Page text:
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A chit fund is a type of rotating savings and credit association system practiced in India. Chit fund schemes may be organized by financial institutions, or informally among friends, relatives, or neighbors. In some variations of chit funds, the savings are for a specific purpose. Chit funds are often microfinance organizations.
Chit funds also played an important role in the financial development of people of South Indian state of Kerala, by providing easier access to credit. In Kerala, chitty (chit fund) is a common phenomenon practiced by all sections of the society. A company named Kerala State Financial Enterprise exists under the Kerala State Government, whose main business activity is the chitty. The concept of chit funds entered public consciousness in the 19th century when Raja Rama Varma, ruler of erstwhile Cochin state gave a loan to a Syrian Christian trader, by keeping a certain portion of it to himself for other expenses and later he drew that money for the principle of equity.
According to All Kerala Kuri Foremen's Association, Kerala has around 5,000 chit companies, with Thrissur district accounting for the maximum of 3,000. These chit companies provide employment to about 35,000 persons directly and an equal number indirectly.
A chit fund comprises a group of members, called subscribers. An organizer, a company or a trusted relative or neighbor, brings the group together and administers the activities of the group. The organizer is compensated each month for their efforts. (The fee may be omitted in informal situations.)
The fund starts at an announced date and continues for the number of months equal to the number of subscribers. Each month, the subscribers put in their monthly installments into the pot. Then, an open auction is conducted to determine the lowest sum a subscriber is willing to take that month. For example, if the monthly installment is $1000 and there are 50 members, the pot in the first month will contain $50,000. If the auction determines a winner who is willing to pay $45,000 for that month, the surplus $5,000 is distributed to the other 49 members, after subtracting fees paid to the organizer. The subscriber who won the auction was able to access $45,000 in the first month and the others benefited in their share of the $5,000 surplus. The process repeats, distributing the auction amount to one member each month. All of the other subscribers, including the ones who took their share in a previous month, continue paying the monthly installments.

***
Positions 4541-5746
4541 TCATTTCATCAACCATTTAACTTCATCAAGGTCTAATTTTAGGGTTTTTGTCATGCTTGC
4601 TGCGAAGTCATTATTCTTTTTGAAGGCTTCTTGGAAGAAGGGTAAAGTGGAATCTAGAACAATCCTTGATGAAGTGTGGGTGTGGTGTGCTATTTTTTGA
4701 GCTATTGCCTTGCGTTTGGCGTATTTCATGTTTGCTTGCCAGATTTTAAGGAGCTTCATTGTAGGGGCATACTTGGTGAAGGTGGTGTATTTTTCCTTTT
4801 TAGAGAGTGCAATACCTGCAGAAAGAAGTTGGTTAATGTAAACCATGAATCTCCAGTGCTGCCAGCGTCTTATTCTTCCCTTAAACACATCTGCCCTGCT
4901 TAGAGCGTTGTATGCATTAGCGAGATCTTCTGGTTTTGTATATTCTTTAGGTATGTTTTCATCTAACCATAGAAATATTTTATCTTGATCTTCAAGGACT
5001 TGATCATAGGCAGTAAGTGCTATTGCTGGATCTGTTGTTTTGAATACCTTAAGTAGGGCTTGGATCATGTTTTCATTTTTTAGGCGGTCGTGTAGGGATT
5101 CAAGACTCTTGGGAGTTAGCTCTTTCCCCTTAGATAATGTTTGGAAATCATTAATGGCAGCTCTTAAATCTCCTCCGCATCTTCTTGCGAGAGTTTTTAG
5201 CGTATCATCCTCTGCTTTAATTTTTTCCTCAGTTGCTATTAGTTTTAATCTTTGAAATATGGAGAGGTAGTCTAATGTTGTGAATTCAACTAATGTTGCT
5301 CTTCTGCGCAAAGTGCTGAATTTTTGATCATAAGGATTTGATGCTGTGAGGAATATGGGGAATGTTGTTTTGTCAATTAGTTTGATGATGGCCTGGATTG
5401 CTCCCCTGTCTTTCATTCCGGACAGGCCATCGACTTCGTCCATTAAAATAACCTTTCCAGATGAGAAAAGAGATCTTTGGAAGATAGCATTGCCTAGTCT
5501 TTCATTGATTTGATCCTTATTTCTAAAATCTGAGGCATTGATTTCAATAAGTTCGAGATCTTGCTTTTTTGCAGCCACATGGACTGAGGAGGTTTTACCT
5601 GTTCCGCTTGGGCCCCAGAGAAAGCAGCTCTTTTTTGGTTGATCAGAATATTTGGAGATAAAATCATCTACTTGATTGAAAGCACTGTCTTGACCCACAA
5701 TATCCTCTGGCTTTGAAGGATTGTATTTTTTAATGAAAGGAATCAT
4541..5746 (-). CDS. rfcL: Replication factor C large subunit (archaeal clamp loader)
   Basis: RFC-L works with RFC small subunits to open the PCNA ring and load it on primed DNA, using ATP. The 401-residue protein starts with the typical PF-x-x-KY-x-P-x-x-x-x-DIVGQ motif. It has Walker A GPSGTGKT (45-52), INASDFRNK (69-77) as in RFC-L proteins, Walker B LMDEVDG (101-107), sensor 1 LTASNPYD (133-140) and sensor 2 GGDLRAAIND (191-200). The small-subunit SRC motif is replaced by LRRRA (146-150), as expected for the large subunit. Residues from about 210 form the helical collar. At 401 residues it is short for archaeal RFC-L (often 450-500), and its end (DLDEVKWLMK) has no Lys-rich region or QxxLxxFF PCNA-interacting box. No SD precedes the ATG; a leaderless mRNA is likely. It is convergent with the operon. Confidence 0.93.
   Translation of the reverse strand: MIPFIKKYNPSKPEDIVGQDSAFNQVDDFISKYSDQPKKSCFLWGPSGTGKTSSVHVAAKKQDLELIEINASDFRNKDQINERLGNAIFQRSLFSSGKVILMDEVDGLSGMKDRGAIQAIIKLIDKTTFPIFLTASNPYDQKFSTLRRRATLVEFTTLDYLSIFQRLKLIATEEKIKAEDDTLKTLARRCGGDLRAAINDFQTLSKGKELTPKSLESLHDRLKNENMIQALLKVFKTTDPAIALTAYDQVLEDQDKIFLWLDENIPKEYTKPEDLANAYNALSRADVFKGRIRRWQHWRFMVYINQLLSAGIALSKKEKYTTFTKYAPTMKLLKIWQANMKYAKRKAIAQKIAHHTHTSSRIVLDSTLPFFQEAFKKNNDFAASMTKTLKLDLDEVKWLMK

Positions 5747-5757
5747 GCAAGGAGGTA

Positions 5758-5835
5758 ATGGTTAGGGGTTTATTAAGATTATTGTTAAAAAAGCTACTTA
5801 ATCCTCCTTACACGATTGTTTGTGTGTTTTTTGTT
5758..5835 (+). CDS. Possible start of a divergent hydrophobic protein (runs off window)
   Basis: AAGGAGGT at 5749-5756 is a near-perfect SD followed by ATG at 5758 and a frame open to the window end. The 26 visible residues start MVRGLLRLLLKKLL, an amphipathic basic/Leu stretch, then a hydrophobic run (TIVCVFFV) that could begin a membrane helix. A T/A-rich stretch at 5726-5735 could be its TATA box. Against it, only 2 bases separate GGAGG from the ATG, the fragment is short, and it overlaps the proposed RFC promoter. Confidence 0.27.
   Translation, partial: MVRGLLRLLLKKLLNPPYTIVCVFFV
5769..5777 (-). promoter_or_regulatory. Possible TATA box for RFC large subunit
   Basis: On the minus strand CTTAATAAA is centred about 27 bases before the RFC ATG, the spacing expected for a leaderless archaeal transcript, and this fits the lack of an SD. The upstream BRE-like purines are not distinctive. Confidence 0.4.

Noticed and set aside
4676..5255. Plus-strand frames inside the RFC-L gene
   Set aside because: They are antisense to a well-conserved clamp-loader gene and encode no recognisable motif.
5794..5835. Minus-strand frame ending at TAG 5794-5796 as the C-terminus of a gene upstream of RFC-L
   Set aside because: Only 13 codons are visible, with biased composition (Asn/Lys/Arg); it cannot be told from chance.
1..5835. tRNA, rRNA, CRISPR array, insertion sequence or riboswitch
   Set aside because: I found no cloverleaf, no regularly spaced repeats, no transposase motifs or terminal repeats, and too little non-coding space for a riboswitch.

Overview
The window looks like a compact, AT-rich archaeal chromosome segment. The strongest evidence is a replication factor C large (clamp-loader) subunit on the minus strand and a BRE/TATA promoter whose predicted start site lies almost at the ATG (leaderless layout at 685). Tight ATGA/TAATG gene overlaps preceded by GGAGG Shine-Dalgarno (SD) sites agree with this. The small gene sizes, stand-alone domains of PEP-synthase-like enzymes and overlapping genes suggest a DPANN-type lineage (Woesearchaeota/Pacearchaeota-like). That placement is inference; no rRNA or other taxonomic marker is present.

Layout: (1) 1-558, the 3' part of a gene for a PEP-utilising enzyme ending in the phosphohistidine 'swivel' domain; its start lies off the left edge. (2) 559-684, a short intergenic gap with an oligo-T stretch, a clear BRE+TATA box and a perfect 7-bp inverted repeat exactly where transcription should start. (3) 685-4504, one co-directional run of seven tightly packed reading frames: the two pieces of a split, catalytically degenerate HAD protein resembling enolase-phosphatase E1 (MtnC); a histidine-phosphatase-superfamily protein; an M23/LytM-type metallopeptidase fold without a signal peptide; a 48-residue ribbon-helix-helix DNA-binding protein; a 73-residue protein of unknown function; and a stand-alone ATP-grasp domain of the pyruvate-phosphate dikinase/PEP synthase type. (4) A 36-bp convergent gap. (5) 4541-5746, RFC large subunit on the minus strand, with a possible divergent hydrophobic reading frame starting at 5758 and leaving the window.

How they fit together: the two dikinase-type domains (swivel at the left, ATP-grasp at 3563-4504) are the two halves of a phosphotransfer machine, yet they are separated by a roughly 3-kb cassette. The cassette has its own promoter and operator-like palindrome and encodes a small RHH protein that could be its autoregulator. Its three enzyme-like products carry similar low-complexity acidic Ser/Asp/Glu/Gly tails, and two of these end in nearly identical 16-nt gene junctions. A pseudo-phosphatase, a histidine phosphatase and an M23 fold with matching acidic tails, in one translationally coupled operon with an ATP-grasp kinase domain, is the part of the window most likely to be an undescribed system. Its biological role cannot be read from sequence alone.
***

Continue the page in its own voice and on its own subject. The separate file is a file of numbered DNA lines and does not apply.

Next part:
The system acts as a both a borrowing scheme, because subscribers are able to access large sums of money before they've paid the full amount. It also acts as a savings system, because each subscriber contributes every month and may retrieve a large sum in the future while receiving their share of the surpluses.
Variations of the system omit the auction part, instead drawing a winner by picking a chit out of a box. (The term chit fund comes from such an arrangement.)
Both organizers and subscribers in chit funds are exposed to credit risk because subscribers might default on their periodic payments. One analysis of data from two chit fund companies found that 35% of subscribers have defaulted at least once in their tenure at one of the companies and 24% of them have defaulted after taking winning an auction for the pot. Chit fund companies can sue defaulters in court but the procedure is time-consuming and is unlikely to produce a timely settlement. It's up to the chit fund organizers to vet the credit-worthiness of subscribers. To reduce the risk of default, some organizers also require subscribers who win auctions to submit sureties for their future liabilities.
Since chit fund payments aren't insured, the system is a riskier method of saving than using a bank savings account.
Organised chit fund schemes are required to register with the Registrar of Firms, Societies and Chits. A chit fund company is a company that manages, conducts, or supervises such a chit fund, as defined in Section of the Chit Funds Act, 1982. According to Section 2(b) of the Chit Funds Act, 1982:
The following laws govern chit funds:
Some chit funds are conducted as a savings scheme for a specific purpose. An example is the Deepavali sweets fund, which has a specific end date about a week before Deepavali. Neighbourhood ladies pool their savings each week. They use this fund to buy and prepare sweets in bulk just before the Deepavali festival, and they distribute sweets to all members. Preparation of Deepavali sweets may be a time consuming and costly activity for individuals. Such a chit reduces costs, and relieves members from extra work in a busy festival season. Nowadays, such special purpose chits are conducted by jewellery shops, kitchenware shops, etc. to promote their products.
With the advent of ecommerce in India, chit funds have also started going online. Online chit funds conduct auctions, and subscribers can pay their monthly dues and receive the prize amounts online through online transactions, including electronic fund transfers. One such app is KyePot where you can invest and borrow money from chit funds Each member has an online account to manage their chit funds.